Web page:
" It's gonna depend entirely on what kind of player you are... "
Title: Final Fantasy XI (FFXI) by Square Enix
Format: MMORPG for the PS2 (too…many…acronyms…)
Reviewing Monkey: Dungapult
The Hype: One of the few things in the world that may honestly never end, "Final" Fantasy XI moves the acclaimed and staple line of RPGs to the online arena. What's particularly noteworthy about this game off the bat, however, is that it comes only with the PS2 Hard Drive and that it is cross compatible with both Japanese PS2 and PC players…indeed making it a small world after all.
What This Monkey Thought...
Graphics: Unquestionably a highlight of the game, the graphics, especially when contrasted against the MMO aspect, are sweet. Though perhaps slightly below par for a single player experience, the fact that the game can look this brilliant while several hundred other people are playing with you on some truly giant landscapes is undeniably an achievement. Nice character detail, lush environments, and killer mapped textures are all fantastic and will keep you happily staring for hours on end. My only real gripes comes from the repetition of characters and animations: with only a few races, and very limited variations per race, you will see the same exact model a whole lot, and each character only has 2 attack variations which will get old in a hurry. But all that's to be expected I suppose. 4.5 out of 5
Playability: In order to keep this from
being a 15 page review, I'm going to make a lot of short statements that normally
I'd expound upon in detail. This isn't me trying to be lazy, honest; it's just
trying to keep it readable…so bear with me. If you have specific questions about
any given aspect I might encourage you to visit any of the myriad of boards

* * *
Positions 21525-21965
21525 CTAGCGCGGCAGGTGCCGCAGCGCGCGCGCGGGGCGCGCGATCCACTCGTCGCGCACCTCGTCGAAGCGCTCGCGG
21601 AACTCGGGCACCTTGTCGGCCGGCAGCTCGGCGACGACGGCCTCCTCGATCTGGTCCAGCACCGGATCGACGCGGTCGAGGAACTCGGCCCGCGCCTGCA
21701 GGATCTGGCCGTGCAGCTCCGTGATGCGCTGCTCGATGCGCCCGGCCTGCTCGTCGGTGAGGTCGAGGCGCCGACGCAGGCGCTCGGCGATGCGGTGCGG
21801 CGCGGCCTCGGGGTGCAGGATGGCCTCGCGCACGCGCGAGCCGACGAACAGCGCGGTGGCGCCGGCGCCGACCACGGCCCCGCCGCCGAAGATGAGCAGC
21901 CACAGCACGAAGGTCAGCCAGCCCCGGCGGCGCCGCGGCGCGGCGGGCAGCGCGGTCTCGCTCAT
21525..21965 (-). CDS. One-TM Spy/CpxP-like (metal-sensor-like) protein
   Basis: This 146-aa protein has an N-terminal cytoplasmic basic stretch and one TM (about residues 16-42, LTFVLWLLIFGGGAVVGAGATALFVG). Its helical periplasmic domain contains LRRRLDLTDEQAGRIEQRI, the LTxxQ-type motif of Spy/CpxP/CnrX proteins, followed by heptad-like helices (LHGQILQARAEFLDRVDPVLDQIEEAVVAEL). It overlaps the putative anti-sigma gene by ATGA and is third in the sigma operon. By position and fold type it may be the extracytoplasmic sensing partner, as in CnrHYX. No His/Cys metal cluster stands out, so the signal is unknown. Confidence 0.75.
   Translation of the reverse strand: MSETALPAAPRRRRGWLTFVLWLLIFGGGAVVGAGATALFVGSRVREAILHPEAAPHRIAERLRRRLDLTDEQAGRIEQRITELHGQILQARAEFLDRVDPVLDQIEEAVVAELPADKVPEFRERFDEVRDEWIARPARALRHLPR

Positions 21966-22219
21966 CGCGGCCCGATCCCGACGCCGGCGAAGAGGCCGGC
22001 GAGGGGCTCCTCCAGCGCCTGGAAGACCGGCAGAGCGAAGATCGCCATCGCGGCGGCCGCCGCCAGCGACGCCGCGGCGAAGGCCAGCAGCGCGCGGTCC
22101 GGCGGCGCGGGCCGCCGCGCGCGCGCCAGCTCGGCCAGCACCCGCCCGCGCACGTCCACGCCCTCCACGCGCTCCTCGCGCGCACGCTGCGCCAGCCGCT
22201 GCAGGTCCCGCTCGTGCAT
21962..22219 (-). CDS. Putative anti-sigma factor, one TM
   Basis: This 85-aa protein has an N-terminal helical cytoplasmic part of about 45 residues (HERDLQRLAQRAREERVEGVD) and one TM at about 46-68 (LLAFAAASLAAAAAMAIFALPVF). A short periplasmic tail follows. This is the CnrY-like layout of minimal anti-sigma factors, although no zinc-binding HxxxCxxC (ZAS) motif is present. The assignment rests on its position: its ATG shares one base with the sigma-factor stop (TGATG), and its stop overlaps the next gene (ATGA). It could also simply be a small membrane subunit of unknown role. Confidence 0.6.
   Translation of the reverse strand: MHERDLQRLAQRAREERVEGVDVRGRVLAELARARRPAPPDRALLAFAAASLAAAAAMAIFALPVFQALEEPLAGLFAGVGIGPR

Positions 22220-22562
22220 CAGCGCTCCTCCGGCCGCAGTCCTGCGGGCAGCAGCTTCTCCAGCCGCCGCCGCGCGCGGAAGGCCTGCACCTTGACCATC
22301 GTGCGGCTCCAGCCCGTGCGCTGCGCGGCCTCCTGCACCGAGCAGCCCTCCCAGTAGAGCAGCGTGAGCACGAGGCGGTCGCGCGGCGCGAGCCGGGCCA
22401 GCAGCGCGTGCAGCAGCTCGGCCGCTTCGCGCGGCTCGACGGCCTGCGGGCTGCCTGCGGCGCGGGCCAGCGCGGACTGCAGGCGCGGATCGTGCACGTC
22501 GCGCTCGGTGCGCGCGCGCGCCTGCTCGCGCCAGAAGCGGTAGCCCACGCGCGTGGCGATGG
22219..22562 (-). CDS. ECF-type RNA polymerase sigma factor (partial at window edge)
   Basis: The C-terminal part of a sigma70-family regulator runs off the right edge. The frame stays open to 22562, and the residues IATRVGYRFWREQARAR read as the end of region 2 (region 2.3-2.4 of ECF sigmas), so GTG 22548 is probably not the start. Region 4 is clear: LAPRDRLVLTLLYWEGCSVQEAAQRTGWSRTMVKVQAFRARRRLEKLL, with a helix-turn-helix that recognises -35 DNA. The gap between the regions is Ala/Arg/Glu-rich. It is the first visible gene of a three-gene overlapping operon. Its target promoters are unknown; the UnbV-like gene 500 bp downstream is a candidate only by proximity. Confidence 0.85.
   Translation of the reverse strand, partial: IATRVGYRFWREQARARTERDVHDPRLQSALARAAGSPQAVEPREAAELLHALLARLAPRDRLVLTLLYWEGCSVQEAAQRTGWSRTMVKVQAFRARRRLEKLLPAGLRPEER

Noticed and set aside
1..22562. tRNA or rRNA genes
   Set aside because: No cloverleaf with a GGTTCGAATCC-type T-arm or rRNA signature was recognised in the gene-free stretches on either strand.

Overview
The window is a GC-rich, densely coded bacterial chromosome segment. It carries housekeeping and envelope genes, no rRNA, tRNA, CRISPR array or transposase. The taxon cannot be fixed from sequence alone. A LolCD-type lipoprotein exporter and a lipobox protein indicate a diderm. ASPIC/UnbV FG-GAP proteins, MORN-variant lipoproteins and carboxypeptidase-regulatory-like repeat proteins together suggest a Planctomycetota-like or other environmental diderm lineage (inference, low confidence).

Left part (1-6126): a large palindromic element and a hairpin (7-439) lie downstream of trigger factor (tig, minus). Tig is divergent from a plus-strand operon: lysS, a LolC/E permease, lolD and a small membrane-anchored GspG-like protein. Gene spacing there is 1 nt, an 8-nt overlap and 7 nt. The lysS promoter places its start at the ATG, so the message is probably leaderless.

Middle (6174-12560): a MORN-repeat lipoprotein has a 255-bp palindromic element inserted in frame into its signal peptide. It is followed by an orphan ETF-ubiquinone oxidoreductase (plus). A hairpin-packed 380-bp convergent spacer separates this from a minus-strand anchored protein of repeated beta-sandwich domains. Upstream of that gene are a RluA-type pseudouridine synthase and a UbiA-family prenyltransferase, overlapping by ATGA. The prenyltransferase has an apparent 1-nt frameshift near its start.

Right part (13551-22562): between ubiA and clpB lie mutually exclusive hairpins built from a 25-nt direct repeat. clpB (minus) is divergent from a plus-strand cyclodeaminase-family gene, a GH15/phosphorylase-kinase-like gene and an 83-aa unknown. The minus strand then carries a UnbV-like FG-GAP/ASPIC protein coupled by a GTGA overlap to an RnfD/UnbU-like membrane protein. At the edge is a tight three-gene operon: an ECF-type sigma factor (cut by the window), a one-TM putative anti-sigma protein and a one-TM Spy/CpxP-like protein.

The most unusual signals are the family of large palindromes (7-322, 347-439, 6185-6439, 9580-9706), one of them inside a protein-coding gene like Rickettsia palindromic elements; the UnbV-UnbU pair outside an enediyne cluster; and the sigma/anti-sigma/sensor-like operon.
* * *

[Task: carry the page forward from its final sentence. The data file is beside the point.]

dedicated to the game for more info.
So, with that said, how does FFXI play? The short answer is well. The longer, and more accurate, answer is well, but repetitively and with some noteworthy issues.
At its heart, FFXI will feel very much like any other Final Fantasy game, and thus much like almost any other RPG out there. The majority of your time will be spent wandering the countryside looking for random encounters or heading off in groups to find a specific baddy. Once found, the interface, which is a little more complicated than it needs to be, will allow you to attack a beast with blade, magic, or bow, or taunt it into attacking you. Combat is still very much the turn-based slugfest it's always been, with each side waiting patiently to attack again while being abused by the other. Much needed are some cinematic displays (a la Knights of the Old Republic) or a more interactive combat system, but still it remains functional and effective.
But before you go into combat you'll need to equip yourself, and this can be done at either the myriad of NPC ran stores in any given area or through the auction house; a very cool and incredibly functional program that allows you to sell your items at any price you wish…provided there's another player willing to purchase it for that. It's really this auction house that acts as the backbone of the game's economy, and will be the place you're most likely to go to buy and sell your swag.
The purpose of all this is to engage in the near endless level treadmilling the game promotes. You buy better gear so that you can go out and kill more monsters, which give you higher levels, so you can buy better gear, to kill more monsters. Ad nausium. And this endless treadmilling is both the biggest strength and weakness the game offers. On the one hand, it is painfully repetitive and casual gamers will likely quickly realize that they're feeding the beast just for the sake of feeding the beast. There is little to actually compel you to continue unless you really think that owning a sword that does 2 more points of damage than last week really does make you a better person. On the other hand, however, is the simple fact that the game is bloody addictive. You will be happy that you made level 12 and will salivate over the possibility of reaching 13 before next Tuesday.